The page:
There are unusually few criteria for determining when the term is used correctly and when incorrectly – and not just among politicians, but among philosophers, political theorists, and jurisprudents as well.
However, I argue against the abandoning of the human rights framework, instead arguing for constant refutation, contestation and to always be self-reflexive of the new exclusions and normativities that can arise from using such strategies.
Chapter One: Theoretical Debates and a Queer Framework “The term ‘human right’ is nearly criterionless.
In addition, discourse surrounding LGBT rights tends to neglect the experience of bisexual, transgender and intersex persons, thereby leaving them marginalized within binary conceptions of gender.
I have chosen to retain the use of the acronym LGBT to reflect the inclusions/exclusions of sexual diversities by the ‘global’ LGBT rights movement; although a queer critique of these categories will be explored in depth in Chapter 2. Chapter 1 introduces the theoretical premises underpinning the human rights regime, focusing specifically on the ‘universality’ and ‘normativity’ of human rights.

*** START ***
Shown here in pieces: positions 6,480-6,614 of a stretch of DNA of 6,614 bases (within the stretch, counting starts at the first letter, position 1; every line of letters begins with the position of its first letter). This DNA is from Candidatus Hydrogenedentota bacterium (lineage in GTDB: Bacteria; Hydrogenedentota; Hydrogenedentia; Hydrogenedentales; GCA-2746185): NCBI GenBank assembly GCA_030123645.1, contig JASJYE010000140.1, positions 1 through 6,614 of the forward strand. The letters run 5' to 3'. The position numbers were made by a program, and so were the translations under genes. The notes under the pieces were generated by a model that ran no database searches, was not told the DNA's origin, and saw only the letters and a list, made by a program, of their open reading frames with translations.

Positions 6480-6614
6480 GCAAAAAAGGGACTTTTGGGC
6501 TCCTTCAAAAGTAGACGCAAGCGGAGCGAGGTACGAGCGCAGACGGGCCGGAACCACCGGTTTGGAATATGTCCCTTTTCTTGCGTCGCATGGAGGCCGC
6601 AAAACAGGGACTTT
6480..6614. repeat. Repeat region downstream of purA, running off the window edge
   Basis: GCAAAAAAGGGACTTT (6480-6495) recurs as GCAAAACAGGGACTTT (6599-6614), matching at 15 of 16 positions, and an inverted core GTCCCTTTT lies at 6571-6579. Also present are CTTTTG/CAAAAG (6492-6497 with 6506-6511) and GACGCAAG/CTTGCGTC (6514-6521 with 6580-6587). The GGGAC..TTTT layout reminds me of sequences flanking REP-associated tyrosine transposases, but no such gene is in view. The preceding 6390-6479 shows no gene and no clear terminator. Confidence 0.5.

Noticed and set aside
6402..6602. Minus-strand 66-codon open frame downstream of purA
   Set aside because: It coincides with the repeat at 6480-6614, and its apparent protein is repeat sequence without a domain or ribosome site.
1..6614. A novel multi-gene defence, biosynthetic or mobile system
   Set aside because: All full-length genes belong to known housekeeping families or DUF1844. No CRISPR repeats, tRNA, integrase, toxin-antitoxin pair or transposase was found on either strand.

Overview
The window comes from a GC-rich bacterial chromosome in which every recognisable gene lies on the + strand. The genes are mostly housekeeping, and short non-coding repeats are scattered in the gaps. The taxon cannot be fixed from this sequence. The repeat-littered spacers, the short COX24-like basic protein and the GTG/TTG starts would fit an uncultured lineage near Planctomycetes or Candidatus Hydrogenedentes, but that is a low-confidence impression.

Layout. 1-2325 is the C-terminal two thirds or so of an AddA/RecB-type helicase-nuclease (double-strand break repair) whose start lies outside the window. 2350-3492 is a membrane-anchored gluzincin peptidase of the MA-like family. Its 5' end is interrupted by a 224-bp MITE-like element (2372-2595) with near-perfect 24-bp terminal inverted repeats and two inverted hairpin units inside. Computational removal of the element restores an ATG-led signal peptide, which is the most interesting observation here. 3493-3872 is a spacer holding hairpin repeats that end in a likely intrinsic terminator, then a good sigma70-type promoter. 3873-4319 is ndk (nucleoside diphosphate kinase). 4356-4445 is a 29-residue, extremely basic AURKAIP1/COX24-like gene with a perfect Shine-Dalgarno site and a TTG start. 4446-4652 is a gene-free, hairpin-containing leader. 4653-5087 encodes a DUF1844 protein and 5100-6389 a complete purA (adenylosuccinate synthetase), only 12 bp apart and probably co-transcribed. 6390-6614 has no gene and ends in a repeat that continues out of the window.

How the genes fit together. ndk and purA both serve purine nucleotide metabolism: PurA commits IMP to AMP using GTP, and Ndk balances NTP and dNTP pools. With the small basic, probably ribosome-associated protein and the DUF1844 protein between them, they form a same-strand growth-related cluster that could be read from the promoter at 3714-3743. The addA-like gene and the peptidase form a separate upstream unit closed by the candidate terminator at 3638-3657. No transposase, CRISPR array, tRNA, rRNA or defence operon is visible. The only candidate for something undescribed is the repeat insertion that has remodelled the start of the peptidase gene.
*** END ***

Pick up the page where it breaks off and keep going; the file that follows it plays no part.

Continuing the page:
I then proceed to utilize the queer framework as set out in chapter 1 in order to problematize the concepts of LGBT, ‘sexual orientation’ and ‘gender identity’.
In the final chapter, I focus on only one aspect of the ‘global’ LGBT rights movement, specifically the pursuit of same-sex marriage.
I examine the relationship between marriage, citizenship, and human rights before presenting queer critiques of the institution itself which is often presented to be the end goal of emancipatory LGBT rights.
Overall it is argued that the ascendance of LGBT rights in human rights discourse, whether this is through the articulation of ‘sexual orientation’ and ‘gender identity’ resolutions, or the pursuit of same-sex marriage can be interpreted as creating and stratifying new forms of heteronormativity (Warner, 1993) and homonormativity (Duggan, 2003).
Challenges to the traditional heteronormative power structures, that is, the dominant and pervasive belief of heterosexuality as the norm, have seen an eruption of sexual diversity and the questioning of fixed notions of sexual binaries and continuums.
There are a number of terms used to describe non-heterosexual and gender variant people which reflect concerns about inclusivity and exclusivity, as well as the political implications of doing so (Wilkinson, and Langlois, 2014: 251).